Hōkūleʻa and her crew arrived Thursday at Honolua Bay, the first stop of the six-month Mahalo, Hawai’i Sail and the place where the legendary voyaging canoe departed for her maiden voyage to Tahiti in 1976. Since arriving in Maui, Hōkūleʻa crew, including three original crewmembers from that first crossing, have been engaging with students and the community, and celebrating local efforts to mālama honua (care for Island Earth) at areas such as Olowalu Reef and Pu’u Kukui Watershed Preserve. Throughout the five-day stop, the crew also have been conducting canoe tours at Honolua Bay and presentations at venues throughout West Maui.
Mahalo, Hawai’i Sail
*Ports and dates are subject to change
- August-September: Maui (Honolua), Oʻahu (Haleʻiwa), Kauaʻi (ports TBD)
- October: Hawaiʻi Island (ports TBD), Maui (Hana)
- November: Maui (Maʻalaea/Wailea), Lānaʻi, Molokaʻi
- Late-November to mid-December:Oʻahu (Windward)
- January: Oʻahu (Leeward, East and South)
On Friday, Hōkūleʻa was welcomed to Honolua Bay by 1,200 students from Kamehameha Schools Maui who lined the shores of the Bay and greeted the canoe with traditional chant and dance. The following morning, more than 500 people from the community came to Honolua Bay to welcome Hōkūleʻa and crew with a cultural ceremony. More than 20 canoes from local paddling organizations encircled Hōkūleʻa along with Maui’s voyaging canoe Moʻokiha O Piʻilani to begin the welcoming ceremony.
Following the welcome ceremony, the Hōkūleʻa crew walked from Honolua Bay to Pu’u Kukui Watershed Preserve with approximately 500 members of the community to plant 5,000 native plants including koa trees, the traditional building materials of voyaging canoes which have been scarce in recent generations. The planting was conducted in partnership with the Maui Land and Pineapple Company, Inc. through the conservation department of the Pu’u Kukui Watershed Preserve, State of Hawaiʻi DLNR, The Nature Conservancy of Hawaiʻi and Kamehameha Schools Maui.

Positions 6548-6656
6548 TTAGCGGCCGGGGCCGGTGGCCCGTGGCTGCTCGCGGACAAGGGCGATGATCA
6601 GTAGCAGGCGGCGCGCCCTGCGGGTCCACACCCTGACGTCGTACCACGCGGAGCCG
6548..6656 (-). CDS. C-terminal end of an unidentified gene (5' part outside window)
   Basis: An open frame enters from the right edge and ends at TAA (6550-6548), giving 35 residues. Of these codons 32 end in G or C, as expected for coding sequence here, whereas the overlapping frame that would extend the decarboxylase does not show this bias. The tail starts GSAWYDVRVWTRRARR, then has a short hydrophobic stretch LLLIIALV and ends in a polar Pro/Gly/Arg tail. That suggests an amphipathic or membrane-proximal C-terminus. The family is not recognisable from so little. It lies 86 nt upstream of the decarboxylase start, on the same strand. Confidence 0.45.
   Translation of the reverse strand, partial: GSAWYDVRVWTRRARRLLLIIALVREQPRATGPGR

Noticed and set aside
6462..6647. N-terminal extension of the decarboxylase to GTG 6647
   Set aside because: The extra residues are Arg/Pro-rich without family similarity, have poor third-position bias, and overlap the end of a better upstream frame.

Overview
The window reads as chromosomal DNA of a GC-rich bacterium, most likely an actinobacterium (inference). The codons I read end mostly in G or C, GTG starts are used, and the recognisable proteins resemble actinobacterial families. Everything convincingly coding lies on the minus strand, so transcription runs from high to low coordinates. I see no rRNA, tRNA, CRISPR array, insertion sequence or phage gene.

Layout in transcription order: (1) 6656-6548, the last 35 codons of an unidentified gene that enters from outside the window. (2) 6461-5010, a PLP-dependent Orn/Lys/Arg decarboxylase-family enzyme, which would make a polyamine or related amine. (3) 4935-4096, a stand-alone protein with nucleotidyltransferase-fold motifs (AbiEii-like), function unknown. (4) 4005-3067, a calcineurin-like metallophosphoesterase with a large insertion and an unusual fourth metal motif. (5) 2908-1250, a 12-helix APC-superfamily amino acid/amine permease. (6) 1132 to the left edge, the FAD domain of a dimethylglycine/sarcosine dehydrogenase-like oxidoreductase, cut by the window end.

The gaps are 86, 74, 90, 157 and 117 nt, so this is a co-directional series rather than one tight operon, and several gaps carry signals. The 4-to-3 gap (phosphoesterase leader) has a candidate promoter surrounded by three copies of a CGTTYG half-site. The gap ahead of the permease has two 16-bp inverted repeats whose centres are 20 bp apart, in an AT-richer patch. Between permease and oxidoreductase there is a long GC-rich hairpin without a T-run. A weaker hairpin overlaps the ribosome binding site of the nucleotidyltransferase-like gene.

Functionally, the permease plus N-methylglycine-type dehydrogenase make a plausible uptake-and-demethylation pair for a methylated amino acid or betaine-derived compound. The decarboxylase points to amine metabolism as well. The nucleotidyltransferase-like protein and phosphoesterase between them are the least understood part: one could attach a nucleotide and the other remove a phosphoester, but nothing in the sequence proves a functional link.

During the planting at Pu’u Kukui Watershed Preserve, Nainoa Thompson said, “It’s about values, kindness, compassion, love, aloha. When you plant the trees here and you put it in this soil, that act of kindness is for the whole planet. On behalf of all the voyagers, this is why we sail.”
On the way to Honolua Bay, Hōkūleʻa also made a stop at Olowalu Reef where members of the Olowalu Community Makai Management Area came aboard the canoe to announce that Olowalu Reef had been officially recognized as a Mission Blue Hope Spot by world-renowned oceanographer Dr. Sylvia Earle. Local scientists took Hōkūleʻa crew on a dive to see the Olowalu Reef first hand during the brief stop on Thursday.
This evening, 1976 Crew Members who sailed from Honolua Bay to Tahiti and those on the return from Tahiti to Hawaiʻi will participate in an event at the Ritz Carlton Kapalua called The Legends of 1976. The talk story event will reunite Buffalo Keaulana, Snake Ah Hee, Billy Richards, John Kruse, Gordon Piʻianaia, Penny Martin, Kimo Lyman, Marion Lyman-Mersereau, Makaala Yates, Kainoa Lee and Nainoa Thompson.
Public canoe tours will continue tomorrow (Sunday) from 8 a.m. to 5 p.m. at Honolua Bay. Additional crew presentations will take place at Sheraton Maui and Montage Kapalua Bay. Hōkūleʻa is scheduled to depart Honolua on Tuesday, August 22, and will return to Oʻahu to prepare for the next stop on the Mahalo, Hawai’i Sail, which will be Haleʻiwa on the North Shore of Oʻahu.